Study Site Cooperation
Investigators should feel free to begin soliciting the cooperation of research sites prior to submission of their IRB application, since IRB approval is not typically required for communications with study sites. However, when the individual whose cooperation is being sought is also likely to be a potential participant in the study (e.g., a school principal in a study about school administrators), then the contact with the study site must be approved by the IRB in advance, either informally by email or via the regular review process. Investigators should be careful not to confuse requesting permission to conduct the study at that site with inviting the individual’s participation as a possible subject in the study. The best approach may be to use a dual purpose communication to those individuals, but this must be approved prior to contact.
A letter (or email) of cooperation serves as documentation from the research site that the investigator has permission to conduct the research at that location, or that the site is providing the necessary assistance in implementing research activities (e.g., providing access to participants). Letters/emails may be submitted with the IRB application or following IRB review/approval, but at least one letter/email must be on file with the IRB before the application can be approved, unless the reviewer approves the study contingent on its receipt. Regardless, research may not commence at any given research site until documentation of cooperation has been received and accepted by the IRB. Unless attached to the IRB application, letters/email should be directed to the IRB Administrator, who will determine if the letter is sufficient as documentation and send the PI an acknowledgement. If the study is still under review, the reviewer will be informed that the letter/email has been received.
A letter of cooperation may be submitted as a formal signed hard copy letter or as an informal email or fax from the organization. A simple signature form created by the PI may be acceptable as well. When the study is taking place in a school, a district approval form may be submitted in lieu of a letter or email from the principal or superintendent. Regardless of format, the letter must show the individual’s name, title, organization, and contact information. If by email, the email must show the originator’s email address (in the case of forwarded emails). The letter should also say something about what is being permitted (e.g., to allow the investigator access to recruit participants, to allow the investigator to carry out the data collection on site, to allow posting of a flyer, or to serve as a “conduit” for distributing recruitment materials). If the letters do not contain the required contact information or are not from a person in authority, the IRB will request that the PI seek another or updated letter or email.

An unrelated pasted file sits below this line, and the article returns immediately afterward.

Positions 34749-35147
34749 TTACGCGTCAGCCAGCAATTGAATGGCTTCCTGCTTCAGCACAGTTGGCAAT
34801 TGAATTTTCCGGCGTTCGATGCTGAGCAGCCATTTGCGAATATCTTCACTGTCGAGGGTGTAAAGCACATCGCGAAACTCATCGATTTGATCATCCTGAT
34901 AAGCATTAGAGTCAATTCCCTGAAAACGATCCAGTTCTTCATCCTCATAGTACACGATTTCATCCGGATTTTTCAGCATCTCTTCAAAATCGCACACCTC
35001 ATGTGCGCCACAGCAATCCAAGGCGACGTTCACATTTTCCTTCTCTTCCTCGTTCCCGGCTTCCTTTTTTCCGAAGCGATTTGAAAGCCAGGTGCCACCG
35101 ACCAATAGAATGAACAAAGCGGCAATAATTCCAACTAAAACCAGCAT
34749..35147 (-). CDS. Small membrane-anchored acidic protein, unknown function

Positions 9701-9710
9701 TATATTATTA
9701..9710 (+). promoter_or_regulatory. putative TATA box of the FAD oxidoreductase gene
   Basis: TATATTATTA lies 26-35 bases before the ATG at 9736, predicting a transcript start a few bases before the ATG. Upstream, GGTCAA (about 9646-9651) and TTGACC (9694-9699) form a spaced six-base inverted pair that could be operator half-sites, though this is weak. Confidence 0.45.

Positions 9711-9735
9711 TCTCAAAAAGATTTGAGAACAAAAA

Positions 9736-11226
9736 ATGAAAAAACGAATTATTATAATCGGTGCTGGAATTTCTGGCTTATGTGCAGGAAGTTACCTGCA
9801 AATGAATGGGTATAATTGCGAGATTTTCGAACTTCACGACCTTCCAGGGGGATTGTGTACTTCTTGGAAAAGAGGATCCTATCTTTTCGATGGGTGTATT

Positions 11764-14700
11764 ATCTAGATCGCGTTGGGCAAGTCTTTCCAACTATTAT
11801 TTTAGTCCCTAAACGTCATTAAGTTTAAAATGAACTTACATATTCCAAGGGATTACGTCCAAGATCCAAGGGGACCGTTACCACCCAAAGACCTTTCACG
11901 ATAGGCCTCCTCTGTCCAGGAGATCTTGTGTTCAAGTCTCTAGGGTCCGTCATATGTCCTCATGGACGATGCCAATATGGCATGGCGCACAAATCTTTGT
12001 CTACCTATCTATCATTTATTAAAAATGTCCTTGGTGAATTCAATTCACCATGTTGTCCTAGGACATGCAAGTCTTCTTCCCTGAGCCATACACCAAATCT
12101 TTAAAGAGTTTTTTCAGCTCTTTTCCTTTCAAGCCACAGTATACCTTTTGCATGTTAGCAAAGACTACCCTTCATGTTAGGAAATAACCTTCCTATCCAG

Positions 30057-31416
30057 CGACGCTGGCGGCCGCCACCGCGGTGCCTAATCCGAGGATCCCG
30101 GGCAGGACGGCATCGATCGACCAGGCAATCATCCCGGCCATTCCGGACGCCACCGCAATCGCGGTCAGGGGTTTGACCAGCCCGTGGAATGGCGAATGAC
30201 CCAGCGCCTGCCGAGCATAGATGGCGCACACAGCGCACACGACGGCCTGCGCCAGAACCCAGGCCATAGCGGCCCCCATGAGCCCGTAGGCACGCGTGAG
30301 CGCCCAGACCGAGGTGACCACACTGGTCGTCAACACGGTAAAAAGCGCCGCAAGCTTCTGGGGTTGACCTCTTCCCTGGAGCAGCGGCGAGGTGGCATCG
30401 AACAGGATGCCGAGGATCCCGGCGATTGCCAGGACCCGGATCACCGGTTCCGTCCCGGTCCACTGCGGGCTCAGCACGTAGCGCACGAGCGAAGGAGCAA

The letter or email typically must be from someone in authority at the organization, not a group counselor or teacher. Although the PI is encouraged to likewise have contact with others in the organization whose cooperation will be needed to carry out the research (e.g.., teachers who will be distributing consent forms to students), only documentation from the top official should be submitted to the IRB. An exception to this rule is that letters are occasionally permitted from coaches or professors in large or international institutions, when it makes more sense to seek the permission of someone closer to the research rather a central administrator. PIs are cautioned to check with central administration at colleges and universities, however, because they often have their own rules about oversight of research conducted at their institutions, and may require documentation of IRB review from UNI or require IRB review at that institution.
When the research is being carried out at UNI, letters are only required from special departments or areas, primarily coaches of sports teams and directors of student clubs. Please note that some units, such as the Registrar, may themselves require documentation of IRB review (or that IRB review is not needed) prior to providing a mailing list or contact information for potential participants.
If the study procedures involve recruitment on Facebook, other social media sites, or email listservs, it is essential that the PI review the site's policies on research and privacy before proceeding with the study. Among other things, it may be necessary to request permission of a group page or listserv administrator before posting information about the study.
For a detailed list of when a letter/email of cooperation is required, you can download this procedural document, which is used by the IRB in assessing when documentation of cooperation is necessary.